Ford Motors has now announced it intends to move all its small car manufacturing lines out of Detroit and the U.S. and into its Mexico-based plants.
In a September 14 statement, Ford CEO Mark Fields insisted that in the “next two to three years, we will have migrated all of our small car production to Mexico and out of the United States.”
Fields added that Ford is investing an additional $4.5 billion to develop electric vehicles by 2020, most of which will be spent in its Mexico facilities. The company also said all emerging small car models will be made south of the border.
The move to shift all production to Mexico should not come as a major surprise, as in April, Ford had already launched a $1.6 billion building plan for enlarging facilities in San Luis Potosi, Mexico.
The brand new Mexico facilities were announced just as President Barack Obama’s deputy signed the unpopular Trans Pacific Partnership free-trade deal earlier this year.
In February, Ford Motor Company announced it was set to double production capacity at a previously built Mexico factory, instead of enlarging U.S. factories.
GOP nominee Donald Trump has decried the moves, telling Breitbart News last February that his planned border wall with Mexico has “economic reasons” behind it, as well as the obvious security reasons. “I’ve been telling everybody this from day one: We’re going to have nothing left.”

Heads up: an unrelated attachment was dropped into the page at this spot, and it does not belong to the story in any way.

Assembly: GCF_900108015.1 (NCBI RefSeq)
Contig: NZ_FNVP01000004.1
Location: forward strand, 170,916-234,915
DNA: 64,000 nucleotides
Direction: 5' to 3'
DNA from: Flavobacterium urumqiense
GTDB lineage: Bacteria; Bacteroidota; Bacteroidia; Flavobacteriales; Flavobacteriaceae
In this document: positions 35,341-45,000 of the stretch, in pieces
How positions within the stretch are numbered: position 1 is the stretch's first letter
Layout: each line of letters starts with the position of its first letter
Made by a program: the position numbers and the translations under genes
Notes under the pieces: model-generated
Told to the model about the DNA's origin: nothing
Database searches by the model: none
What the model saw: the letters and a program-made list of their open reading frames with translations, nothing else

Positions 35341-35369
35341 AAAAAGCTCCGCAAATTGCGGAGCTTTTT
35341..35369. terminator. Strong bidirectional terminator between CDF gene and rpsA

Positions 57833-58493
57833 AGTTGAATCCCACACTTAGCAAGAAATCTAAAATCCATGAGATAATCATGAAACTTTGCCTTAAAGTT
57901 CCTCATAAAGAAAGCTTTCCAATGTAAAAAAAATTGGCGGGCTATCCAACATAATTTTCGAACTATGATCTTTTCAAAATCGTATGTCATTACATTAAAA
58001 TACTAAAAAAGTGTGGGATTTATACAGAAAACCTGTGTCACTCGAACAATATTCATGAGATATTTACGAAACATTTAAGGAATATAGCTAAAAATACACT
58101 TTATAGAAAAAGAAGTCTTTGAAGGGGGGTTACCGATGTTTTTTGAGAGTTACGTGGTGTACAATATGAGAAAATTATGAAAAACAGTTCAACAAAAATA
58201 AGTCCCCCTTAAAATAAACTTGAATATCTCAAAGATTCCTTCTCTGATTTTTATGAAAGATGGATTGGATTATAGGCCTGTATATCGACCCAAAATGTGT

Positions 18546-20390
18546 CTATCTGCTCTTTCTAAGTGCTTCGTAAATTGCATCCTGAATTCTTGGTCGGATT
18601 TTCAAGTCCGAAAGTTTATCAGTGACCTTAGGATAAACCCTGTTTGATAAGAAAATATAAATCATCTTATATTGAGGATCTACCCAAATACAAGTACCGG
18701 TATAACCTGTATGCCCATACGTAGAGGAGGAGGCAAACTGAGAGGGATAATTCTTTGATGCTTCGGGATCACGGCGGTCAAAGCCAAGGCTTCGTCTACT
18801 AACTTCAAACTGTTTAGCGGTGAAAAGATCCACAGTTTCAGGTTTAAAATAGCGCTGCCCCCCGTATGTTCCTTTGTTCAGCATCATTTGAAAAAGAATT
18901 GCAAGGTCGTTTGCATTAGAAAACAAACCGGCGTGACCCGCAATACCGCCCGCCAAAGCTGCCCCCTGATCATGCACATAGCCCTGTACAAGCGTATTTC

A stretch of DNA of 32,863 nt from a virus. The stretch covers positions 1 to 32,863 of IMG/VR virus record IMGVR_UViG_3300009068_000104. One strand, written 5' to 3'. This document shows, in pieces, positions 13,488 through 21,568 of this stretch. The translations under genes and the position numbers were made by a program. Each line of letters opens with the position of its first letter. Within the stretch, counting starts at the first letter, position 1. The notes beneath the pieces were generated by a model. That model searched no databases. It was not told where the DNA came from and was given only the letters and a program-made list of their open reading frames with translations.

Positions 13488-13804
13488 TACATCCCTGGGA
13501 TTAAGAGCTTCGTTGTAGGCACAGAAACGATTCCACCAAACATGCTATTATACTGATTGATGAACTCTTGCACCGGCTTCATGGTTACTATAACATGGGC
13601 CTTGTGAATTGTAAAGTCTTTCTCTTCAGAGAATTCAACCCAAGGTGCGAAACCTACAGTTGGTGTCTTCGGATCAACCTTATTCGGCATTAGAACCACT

The steel [production] is going to be there. The cars are going to be there. Mexico is going to be the car capitol of the world. Michigan is being decimated. That’s why I’m doing so well in Michigan — because people say I’m the only one who understands what’s going on. The other candidates have no clue as to what’s going on. I’m talking about it all the time. There’s even a piece of the reason that I like the wall — is for economic reasons. They’re coming over here doing whatever they want to do economically.
Ford is hardly alone in the stampede to foreign nations. Chevy recently debuted its first Chinese-made SUV it intends to import into the U.S. But GM is already importing cars from a list of foreign countries. Buick, for instance, is importing from South Korea, Europe, and Poland, USA Today reports.
Ford is also joining the headlong rush to develop and manufacture driverless cars, and its Mexico facilities will be the locus for that advance, as well.
“We see huge social economic and environmental benefits. We’re focused on usage where miles traveled be,” Fields said. “Autonomous vehicles will account for one of every 10 miles traveled by 2025, and will grow from 5% of all vehicles sold in U.S. in 2025 to 30% in 2030.”